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Home > Press > Graphene and DNA team up to sense trouble

An illustration of how fluorescent-tagged DNA interacts with functionalized graphene. Both single-stranded DNA (A) and double-stranded DNA (B) are adsorbed onto a graphene surface, but the interaction is stronger with
ssDNA, causing the  fluorescence on the ssDNA  to darken more. C) A complementary DNA nears the ssDNA and causes the adsorbed ssDNA to detach from the graphene surface. D) DNA adsorbed onto graphene is protected from being broken down.
An illustration of how fluorescent-tagged DNA interacts with functionalized graphene. Both single-stranded DNA (A) and double-stranded DNA (B) are adsorbed onto a graphene surface, but the interaction is stronger with ssDNA, causing the fluorescence on the ssDNA to darken more. C) A complementary DNA nears the ssDNA and causes the adsorbed ssDNA to detach from the graphene surface. D) DNA adsorbed onto graphene is protected from being broken down.

Abstract:
Just as in formulaic geek-tough guy buddy movies, nobody was convinced that delicate single-stranded DNA could work with graphene, a tough nanomaterial made of sheets of carbon atoms.

Graphene and DNA team up to sense trouble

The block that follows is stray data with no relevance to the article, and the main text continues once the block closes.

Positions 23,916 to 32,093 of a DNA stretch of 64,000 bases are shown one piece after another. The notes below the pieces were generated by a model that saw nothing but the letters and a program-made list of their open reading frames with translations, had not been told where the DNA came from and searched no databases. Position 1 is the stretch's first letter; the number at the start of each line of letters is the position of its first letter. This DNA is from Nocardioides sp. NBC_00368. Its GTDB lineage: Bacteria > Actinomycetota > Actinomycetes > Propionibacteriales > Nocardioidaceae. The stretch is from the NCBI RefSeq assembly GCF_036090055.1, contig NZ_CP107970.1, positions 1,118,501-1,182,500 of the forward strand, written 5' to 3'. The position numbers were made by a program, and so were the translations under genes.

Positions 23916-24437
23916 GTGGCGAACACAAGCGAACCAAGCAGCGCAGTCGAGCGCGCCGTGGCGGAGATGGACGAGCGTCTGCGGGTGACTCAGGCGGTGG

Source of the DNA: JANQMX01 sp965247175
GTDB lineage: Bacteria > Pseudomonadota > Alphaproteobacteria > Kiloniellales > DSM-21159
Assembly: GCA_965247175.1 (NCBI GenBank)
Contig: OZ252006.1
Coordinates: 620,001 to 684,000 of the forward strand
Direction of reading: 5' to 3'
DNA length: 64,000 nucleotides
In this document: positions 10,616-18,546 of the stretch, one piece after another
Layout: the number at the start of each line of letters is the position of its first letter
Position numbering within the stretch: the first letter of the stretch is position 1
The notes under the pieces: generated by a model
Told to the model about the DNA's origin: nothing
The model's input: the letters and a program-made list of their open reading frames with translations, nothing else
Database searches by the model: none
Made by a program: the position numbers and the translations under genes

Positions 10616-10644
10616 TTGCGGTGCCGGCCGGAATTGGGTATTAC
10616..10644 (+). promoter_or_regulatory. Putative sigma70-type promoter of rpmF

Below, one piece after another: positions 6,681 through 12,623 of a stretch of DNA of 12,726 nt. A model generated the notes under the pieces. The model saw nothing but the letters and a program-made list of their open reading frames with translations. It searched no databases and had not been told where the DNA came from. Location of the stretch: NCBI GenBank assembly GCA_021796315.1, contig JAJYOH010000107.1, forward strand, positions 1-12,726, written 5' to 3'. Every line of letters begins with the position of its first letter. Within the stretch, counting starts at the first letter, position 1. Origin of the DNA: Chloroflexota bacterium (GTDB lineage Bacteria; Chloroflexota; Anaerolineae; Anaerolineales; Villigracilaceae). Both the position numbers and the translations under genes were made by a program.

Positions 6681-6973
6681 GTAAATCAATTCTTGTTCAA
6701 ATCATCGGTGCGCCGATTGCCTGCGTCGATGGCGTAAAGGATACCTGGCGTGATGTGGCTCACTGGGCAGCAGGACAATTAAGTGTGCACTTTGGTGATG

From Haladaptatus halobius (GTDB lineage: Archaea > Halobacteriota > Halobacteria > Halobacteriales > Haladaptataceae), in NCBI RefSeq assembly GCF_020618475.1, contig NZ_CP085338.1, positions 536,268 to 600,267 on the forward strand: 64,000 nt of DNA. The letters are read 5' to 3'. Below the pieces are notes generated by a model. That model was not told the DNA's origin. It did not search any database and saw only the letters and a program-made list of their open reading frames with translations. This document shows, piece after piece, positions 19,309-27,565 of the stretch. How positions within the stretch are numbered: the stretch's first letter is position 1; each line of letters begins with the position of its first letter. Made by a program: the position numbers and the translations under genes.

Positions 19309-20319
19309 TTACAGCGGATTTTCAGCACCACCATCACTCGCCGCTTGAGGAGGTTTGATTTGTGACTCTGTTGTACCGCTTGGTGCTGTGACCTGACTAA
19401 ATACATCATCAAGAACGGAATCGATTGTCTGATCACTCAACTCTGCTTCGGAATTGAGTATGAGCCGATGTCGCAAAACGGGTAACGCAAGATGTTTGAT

Posted on June 23rd, 2010

However, scientists at DOE's Pacific Northwest National Laboratory and Princeton University believed the two would make a great team for detecting diseases using blood, saliva, and other biological fluids. And, just like in the movies, DNA and graphene really get the job done. Through a series of studies at DOE's EMSL, the team found that the single-stranded DNA picks out biomolecules that indicate disease with a high degree of specificity. The graphene protects the DNA from being broken down by enzymes while it works. This research could lead to stable biosensors that are more accurate than conventional sensors and for application in gene therapy. PNNL's Transformational Materials Science Initiative funded this study.

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